Патент USA US2113145код для вставки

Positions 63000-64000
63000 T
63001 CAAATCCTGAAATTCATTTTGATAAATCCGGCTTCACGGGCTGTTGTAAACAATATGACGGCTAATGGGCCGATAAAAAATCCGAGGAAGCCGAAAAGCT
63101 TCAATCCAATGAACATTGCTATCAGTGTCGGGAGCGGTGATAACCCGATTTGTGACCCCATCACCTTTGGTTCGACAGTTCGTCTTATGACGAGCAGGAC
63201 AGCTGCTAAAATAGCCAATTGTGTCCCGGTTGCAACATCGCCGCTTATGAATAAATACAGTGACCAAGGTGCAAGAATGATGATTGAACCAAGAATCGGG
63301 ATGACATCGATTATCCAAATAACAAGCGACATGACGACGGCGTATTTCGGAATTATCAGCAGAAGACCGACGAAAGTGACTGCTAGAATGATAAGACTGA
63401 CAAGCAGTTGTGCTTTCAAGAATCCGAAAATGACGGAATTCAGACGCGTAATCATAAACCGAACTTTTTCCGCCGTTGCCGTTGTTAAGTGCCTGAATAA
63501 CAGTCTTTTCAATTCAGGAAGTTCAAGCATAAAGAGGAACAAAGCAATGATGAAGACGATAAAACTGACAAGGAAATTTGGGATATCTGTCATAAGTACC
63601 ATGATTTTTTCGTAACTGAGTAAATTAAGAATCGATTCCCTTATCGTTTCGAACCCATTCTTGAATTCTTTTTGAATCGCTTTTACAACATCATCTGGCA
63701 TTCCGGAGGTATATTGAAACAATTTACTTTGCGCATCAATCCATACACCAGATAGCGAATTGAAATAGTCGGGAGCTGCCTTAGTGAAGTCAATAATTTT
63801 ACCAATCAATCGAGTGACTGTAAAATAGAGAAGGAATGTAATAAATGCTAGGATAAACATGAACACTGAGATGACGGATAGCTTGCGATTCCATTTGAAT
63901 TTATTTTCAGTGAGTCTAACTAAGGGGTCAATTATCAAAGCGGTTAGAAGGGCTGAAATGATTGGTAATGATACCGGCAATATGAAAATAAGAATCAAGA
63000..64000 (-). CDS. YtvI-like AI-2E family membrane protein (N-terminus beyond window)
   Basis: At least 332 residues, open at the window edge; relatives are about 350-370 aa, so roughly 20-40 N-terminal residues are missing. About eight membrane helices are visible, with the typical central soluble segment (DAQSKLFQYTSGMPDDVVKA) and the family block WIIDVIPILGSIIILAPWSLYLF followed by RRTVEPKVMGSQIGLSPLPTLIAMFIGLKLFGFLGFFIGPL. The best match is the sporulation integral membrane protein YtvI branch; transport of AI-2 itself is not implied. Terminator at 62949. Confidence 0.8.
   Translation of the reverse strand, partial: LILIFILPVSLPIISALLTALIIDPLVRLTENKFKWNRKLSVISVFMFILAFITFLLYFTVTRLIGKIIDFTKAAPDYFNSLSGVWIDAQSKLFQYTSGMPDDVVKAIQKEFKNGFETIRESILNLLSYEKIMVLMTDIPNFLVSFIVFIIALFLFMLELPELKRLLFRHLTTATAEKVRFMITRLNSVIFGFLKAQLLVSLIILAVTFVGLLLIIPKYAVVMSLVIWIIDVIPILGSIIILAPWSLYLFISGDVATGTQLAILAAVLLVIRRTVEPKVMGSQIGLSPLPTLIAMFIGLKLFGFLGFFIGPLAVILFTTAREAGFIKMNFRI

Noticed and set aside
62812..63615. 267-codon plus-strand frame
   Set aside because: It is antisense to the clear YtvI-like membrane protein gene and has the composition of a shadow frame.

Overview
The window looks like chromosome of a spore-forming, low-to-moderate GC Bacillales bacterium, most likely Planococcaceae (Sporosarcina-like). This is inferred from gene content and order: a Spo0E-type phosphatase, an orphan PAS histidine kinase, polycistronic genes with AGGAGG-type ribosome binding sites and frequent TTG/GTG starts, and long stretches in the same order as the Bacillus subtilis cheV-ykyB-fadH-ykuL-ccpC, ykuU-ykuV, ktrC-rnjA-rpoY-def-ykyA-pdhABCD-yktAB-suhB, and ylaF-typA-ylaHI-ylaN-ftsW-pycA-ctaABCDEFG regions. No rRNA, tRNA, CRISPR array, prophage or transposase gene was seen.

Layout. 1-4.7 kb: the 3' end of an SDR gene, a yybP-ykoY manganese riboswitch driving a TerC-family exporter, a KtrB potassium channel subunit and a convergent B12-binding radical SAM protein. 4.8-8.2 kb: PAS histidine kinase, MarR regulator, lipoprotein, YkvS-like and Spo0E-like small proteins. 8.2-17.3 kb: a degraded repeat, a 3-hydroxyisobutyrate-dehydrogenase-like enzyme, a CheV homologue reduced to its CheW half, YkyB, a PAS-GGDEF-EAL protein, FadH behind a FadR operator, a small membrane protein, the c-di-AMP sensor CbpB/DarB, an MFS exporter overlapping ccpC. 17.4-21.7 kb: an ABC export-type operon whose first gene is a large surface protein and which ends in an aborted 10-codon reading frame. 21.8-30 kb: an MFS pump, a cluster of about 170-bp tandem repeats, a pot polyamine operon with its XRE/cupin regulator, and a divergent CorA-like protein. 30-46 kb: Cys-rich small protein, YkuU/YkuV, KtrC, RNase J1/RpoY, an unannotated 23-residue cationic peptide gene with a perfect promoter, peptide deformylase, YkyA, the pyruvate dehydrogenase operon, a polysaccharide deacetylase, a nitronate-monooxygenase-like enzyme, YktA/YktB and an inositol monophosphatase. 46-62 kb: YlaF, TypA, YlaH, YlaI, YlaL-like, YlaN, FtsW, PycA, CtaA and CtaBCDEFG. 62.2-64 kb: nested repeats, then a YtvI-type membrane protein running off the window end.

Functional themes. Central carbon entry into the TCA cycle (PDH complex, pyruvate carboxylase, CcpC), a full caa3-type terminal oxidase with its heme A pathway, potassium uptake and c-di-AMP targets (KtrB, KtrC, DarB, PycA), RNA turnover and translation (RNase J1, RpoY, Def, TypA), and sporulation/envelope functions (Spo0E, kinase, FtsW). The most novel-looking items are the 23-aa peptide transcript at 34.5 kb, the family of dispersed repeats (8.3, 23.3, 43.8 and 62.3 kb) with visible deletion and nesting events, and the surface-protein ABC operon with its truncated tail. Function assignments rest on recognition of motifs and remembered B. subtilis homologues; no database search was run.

4mÀpril _5, ¿1938.l V - ‘ J; H. VAN wYçK ~ „ -.2,113,145 CHAIR Fund July 14,y 195s < »l ' ` ¿sheets-sheet 1` April _5, 1938. -.|. H. VAN wYcK 2,113,145 ' CHAIR Filed July 14, 1936 . 2 Sheets-¿Shed?l 2 ïï’atented Apr. A5, 1938 2,113,145 UNITED STATES ` PATENT" Ormel-:_ CHAIR John H. van Wyck, Mlàddlc Village, Long Island, - Application .my 14, 1936, serial Nn. 90,473 1 claim. .(Ól. 155-111) ~This invention relates to chairs and has for bearing may be used. The strip 2d is secured to its object to provide a reclining type chair which the forward portion of the seat'by the upstand _ is self-adjusting vin response to the movement l of the occupant. `Another objectis to provide a ing post 21 through which a screw is passed , transversely of the seat, and also by a screw pass f5 device of this sort which has the seat portion _ing through the hole 23 into the forward portion pivotally connected to the tilted back so that the _ seat may be moved forwardly and re‘arwardly as the inclination -of the back is adjusted. A fur ther object is to provide a simple and inexpensive lo device of this sort which may be easily adjusted with little friction. Yet another object is to of the seat. As shown in Figs. 2 to 4, inclusive, the metal strip 24 takes up` the wear of sliding movement-of the seat and the guides 29 prevent any lateral shifting of the seat, especially in the forward portion. The guides 29 not only engage 10 the sides of the metal strips 24, but also have' provide 'a pivotal connection between the seat ‘ overhanging portions 29a which prevent the seat and back which may be loosened or tightened by the occupant while sitting in the chair. Referring to the drawings: 15 Fig. _1 is a, side elevation of a chair embody ing this invention. > . Fig. 2 is a section on the li'ne 2-2 of Fig. 3. Fig. 31s a top plan view of the chair of Fig. 1. m Fig. 41s a detail of the antifriction support Vand guide, and end portion of the seat. Fig. 5 is a front view partly in section of the pivotal connection between the seat and back. Fig. Q is a right side view of the device of 25 Fig. 5. In Fig. 1, the chair comprises a back portion il, having slats II, or other customary construc tion, which is pivotally supported at 'I2 at the being raised away from the cross base 25. , The pivotal connection between the lower end of the back and rear of the seat includes on each `15 side a fitting 3| extending along a portion of the back and also under the ends of the back at 32. ' Through this'metal fitting which is _secured to the back by screws as indicated, is a recess for , reception of the pivot pin I4, which, in this case, 20 includes a flat headed bolt 33 which passes through the upstanding projection of member 34, which is secured to the seat. A nut _35 is threaded on the end of the bolt opposite its head, so that on tightening the screw |4, the ñttin 3| -is clamped tightly between the seat support ing member 34 and the nut 35. A projection or wing portion 30 on the nut constitutes a finger rear of the arms I'I. A seat I3 is pivotally con piece by means of which the nut may be tight 30 nected at I4, to the lower end portion of the back . ened or loosened to control the ease of adjust below its support I2. The front legs I5 and the ment between the back and seat. The move rear legs I8, may be of the general shape indi ment of the iìnger .piece 38 to the left in Fig. 6 cated. For supporting the arms I1 and back, effects a tightening or clamping of this pivotal braces or props i6' are provided. Suitable trans connection so tha't. the back and seat may be 38 verse braces I 9 and 20 reinforce the under-frame. maintainedin whatever adjusted position is de- 35 -A metal brace shown by dotted lines in Eig. 1 sired. - A washer 31 is placed between the lit connects the brace I6, rear legs I3, and the sup ting 3| and the supporting member 34 for the port or pivot I2. A leg and foot rest 2| is piv seat. It will be understoodv the clamping mech - otally connectedat 22 to the front portion of the anism illustrated in Figs. 5 and 6 may. if de 4» seat, and is provided with a supporting` member sired. be used on both pivotal connections. be- 40 23, which is adapted to rock about its lower end, tween the back and seat, although'in the em as the seat I3 is moved forward and backward bodiment illustrated, this connection is located with changes in the inclination of the back. A metal strip 24' is secured to the front por 4l tion of the seat as shown in -Figs. 2 to 4, inclu sive. A cross or transverse brace 25 between the upper forward ends of the rear legs i3 supports an element having an arcuate anti-friction sur face 23. ’I‘his member having such arcuate' sur' I. face 26, is screwed or otherwise secured to this cross brace as indicated. though, if desired, it . may 'be made integral with the upstanding guide 23 which is secured by screws entering the holes ' 3l 'd passing into the cross brace 25. Instead Il or' t anti-friction surface illustrated, a roller only on one side, as shown in Fig. 3. , In operation, the occupant may slt in the chair in any position of its adjustment, and-after be- 45 .ing seated, control the inclination of the back to whatever position is desired. _ By moving the finger piece 33 to loosen the nut 3l, this pivotal connection between the back and seat may be loosened so that the back and seat maybe ad- 5'0 justed to whatever position is desired by merely conforming the body to the desired position. As » the back is inclined rearwardly, for example, to the dotted line portion shown in Fig. 1, the seat I3 is moved forwardly. The finger piece 33 is ß c 2 . 2,113,145 conveniently manipulated by the chair occupant without dimculty. Instead of having the adjust able locking device applied to the pivotal con nection I4, it will be understood- that it -may be located elsewhere, such for example, as at the pivot I2. The advantage, however, of locating this locking device in the pivotal connection I4, resides inthe ease with which it may be manip ulated by the chair occupant who can conven iently tighten or loosen this device, with one hand, whereas it would be less convenient _to con trol if-located elsewhere. If the leg rest 2| is raised in the position illustrated in Fig. l, it will be understood that this constitutes an extension of the seat and must also be shifted forwardly as the seat moves with the rearward tilting of the back. , From the drawings it may be seen the pivotal centers of the arms, legs and seat are so spaced 20 that the chair may be folded by moving the back toward the seat and collapsing the quadrangle formed by the brace I6, legs I8, upper portion of the front legs I5, andthe arms I1. Iclaim: . A folding chair comprising connected side frames, each frame including an arm rest, a for Wardly4 inclined front leg pivoted to the front ' end portion of the arm rest, a rearwardly in clined rear leg pivoted to the'front leg inter mediate the ends thereof, a. rearwardly inclined brace pivoted between the rear ends of the arm rest and rear leg; a back rest pivoted interme diate its ends to the rear end portion of the arm rests, a seat pivoted tothe lower end of the back rest, said seat comprising a frame and spaced longitudinal slats therein, means slidably sup porting and guiding the front end ofthe seat comprising a cross bar connecting the upper ends of the rear legs, vtransverse metal members hav ing convex upper surfaces on the ends of said cross bar, metal 'plates on the under side of the seat sliding over the metal members, said metal plates extending inwardly beyond the inner edge of the side .bars of the seat frame and guide 20 members secured to the cross bar and having , vertical hooks extending over the inner edges o said plates. ‘ JOHN H. VAN’WYCK.